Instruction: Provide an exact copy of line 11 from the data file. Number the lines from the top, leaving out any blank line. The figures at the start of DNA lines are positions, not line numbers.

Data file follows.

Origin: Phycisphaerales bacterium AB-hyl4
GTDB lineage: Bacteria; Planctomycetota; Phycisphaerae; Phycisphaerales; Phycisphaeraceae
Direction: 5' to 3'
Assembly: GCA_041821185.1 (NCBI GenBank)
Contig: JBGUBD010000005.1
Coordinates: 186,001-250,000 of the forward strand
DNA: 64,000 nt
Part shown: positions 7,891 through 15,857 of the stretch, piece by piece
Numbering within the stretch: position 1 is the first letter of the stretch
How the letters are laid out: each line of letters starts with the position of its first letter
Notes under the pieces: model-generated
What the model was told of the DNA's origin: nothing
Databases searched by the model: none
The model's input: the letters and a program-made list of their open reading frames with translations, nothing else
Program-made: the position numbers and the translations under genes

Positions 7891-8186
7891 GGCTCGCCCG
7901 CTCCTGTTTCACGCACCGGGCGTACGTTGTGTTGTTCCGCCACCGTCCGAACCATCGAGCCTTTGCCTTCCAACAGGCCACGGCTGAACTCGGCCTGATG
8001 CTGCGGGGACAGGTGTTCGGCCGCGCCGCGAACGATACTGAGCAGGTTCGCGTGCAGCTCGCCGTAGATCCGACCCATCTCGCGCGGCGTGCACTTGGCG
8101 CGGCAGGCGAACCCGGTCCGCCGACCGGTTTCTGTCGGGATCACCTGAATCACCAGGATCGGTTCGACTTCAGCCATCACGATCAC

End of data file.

Notes under the pieces: model-generated